SOLIDWORKS Electrical Professional vs SOLIDWORKS Routing

So, you’ve heard about SOLIDWORKS Electrical; maybe you’ve viewed a few posts online, watched a youtube video or two, and maybe even attended a TPM event on Electrical….. Yet, here you sit, still beating your head on your desk trying to get a cable to route through a tie wrap!

You’re not alone; many companies are utilizing the routing functionality to achieve very complex paths in their assembly. It is a good tool to represent this information, but still, creating 3D splines in space has its challenges.

In this epic battle, we compare routing functionality in both arena. Hopefully this will help you decide what “path” to take!

SOLIDWORKS Routing

  • In SOLIDWORKS Routing, the fundamental information required to run wires and cables is built into the 3D model of the connector, or mechanism that will receive power. CP’s (Control Points), are generated by the user to identify the pins and the associated callouts.
  • We then place these components in our assembly using traditional mates.
  • SOLIDWORKS Routing then provides us the tools to route the cables and wires between the components in a manor advantageous to our design.
  • With SOLIDWORKS Routing, we are in control of the route itself. You specify the distance from a face your wires should be, you identify the tie wraps locations and ensure the route passes through correctly. YOU generate the route.

SOLIDWORKS Electrical Professional

First and foremost, let’s make sure you understand what Electrical Professional refers to.

SOLIDWORKS Electrical Professional has two components:

  • Electrical 2D Schematic
    • Handles 2D schematics and point to point documentation

 

  • Electrical 3D
    • Routes harnesses, wires, and cables in 3D space from component to component.
    • Utilizes a seat of SOLIDWORKS.
    • Requires SQL express or better. (SQL Express is included with the software)

Understand that with SOLIDWORKS Electrical, our 3D routes are looking at the schematic for its information. So inherently, what is documented on the schematic…becomes a route. A change to the schematic updates the route in 3D.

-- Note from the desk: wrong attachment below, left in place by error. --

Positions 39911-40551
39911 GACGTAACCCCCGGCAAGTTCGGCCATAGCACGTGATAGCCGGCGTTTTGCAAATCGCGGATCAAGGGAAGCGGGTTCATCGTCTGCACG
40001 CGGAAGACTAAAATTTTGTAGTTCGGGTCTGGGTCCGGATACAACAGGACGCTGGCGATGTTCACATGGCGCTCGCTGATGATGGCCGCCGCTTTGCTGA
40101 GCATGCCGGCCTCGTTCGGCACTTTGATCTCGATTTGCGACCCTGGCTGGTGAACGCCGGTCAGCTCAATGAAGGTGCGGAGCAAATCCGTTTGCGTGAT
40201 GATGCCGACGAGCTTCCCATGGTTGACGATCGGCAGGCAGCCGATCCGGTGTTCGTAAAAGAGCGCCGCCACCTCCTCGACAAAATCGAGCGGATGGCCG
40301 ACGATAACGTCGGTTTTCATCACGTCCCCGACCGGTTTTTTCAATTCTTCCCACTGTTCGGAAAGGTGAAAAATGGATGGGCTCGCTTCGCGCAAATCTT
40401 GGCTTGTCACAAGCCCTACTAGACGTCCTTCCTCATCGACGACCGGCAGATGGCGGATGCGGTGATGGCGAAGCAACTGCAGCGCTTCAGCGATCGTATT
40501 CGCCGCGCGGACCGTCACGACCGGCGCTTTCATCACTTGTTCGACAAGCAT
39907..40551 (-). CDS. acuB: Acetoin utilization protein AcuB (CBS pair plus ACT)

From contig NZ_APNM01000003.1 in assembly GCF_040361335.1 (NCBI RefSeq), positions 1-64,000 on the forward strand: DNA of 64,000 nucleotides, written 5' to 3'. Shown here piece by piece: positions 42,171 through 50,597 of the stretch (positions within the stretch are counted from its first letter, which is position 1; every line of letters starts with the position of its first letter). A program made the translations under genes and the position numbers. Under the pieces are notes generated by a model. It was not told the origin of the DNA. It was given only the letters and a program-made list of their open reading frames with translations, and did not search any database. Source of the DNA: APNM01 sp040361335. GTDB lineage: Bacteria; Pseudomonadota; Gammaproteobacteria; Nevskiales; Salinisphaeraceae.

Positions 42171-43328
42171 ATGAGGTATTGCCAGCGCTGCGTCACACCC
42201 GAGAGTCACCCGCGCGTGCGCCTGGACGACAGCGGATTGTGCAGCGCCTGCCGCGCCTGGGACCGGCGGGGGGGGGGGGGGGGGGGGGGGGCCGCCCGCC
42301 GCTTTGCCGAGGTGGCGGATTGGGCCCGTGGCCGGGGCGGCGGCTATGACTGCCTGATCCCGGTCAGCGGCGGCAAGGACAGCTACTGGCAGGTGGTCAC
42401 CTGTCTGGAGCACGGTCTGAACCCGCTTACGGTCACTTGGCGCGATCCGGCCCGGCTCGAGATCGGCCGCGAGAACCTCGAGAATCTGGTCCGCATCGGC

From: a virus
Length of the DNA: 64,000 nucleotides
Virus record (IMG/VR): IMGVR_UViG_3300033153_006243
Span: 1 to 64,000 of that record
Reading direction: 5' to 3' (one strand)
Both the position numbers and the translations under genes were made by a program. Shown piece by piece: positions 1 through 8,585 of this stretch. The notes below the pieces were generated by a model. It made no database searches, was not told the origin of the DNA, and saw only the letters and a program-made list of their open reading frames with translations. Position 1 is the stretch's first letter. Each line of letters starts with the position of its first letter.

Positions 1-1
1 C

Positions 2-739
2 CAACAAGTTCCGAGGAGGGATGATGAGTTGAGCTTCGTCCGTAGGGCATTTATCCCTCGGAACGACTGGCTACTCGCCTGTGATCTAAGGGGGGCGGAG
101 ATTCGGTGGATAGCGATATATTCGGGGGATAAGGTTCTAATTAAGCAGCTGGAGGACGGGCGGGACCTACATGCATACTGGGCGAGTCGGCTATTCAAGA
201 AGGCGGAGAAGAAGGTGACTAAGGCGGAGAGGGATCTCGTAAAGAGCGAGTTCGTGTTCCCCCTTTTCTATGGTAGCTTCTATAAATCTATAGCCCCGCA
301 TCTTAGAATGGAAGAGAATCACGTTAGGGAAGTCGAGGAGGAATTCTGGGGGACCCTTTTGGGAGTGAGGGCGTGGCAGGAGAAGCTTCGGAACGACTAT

Also, when we route with Electrical, we have the capability to add rules and segregate routes based on their function, gauge, or intention in the design. The route is truly rules based. Wires will automatically find the nearest conduit, or desired path and the internal algorithm then looks at the segregation information to further refine the routed path.

Having made learning Electrical a priority, I can now say that personally, I would use SOLDIWORKS Electrical to perform any required routing in SOLDIWORKS. Whether it be electrical, pneumatic, or hydraulic…this software gets the job done without the typical headaches associated with traditional routing. For more information, visit our website.


By: Rob Stoklosa • SOLIDWORKS Application Engineer • TPM

TPM
TPM, Inc. is the Carolina’s largest 3D CAD provider and a leading technology company proud of its reputation of providing cutting-edge solutions to the engineering and design community for the past 40 years. Founded in 1973, TPM Inc. serves more than 3,000 customers across the Southeast each year. Inspired by our founder, Jerry Cooper, we are committed to offering our clients the best: 3D Design Software, 3D Printing and Scanning Options, Data and Document Management Solutions, Large-Format Graphics, Wide-Format Plotters and Office Equipment, and Reprographics.
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  • Ryan

    I’m curious as to why a you need to have SQL Express as requirement for a wire routing program. What is the purpose of SQL Express and how would you version control your harness if it is in SQL Express?

    • Paul Adams

      hi ryan, all the components, connections, wires, etc are logically stored in database tables, and through SQL, they are able to cross reference each other. Every pin knows its associated pin, for example. So if you change the schematic, the tables update and vice versa, so changes flow through the entire design eliminating a whole lot of manual updating.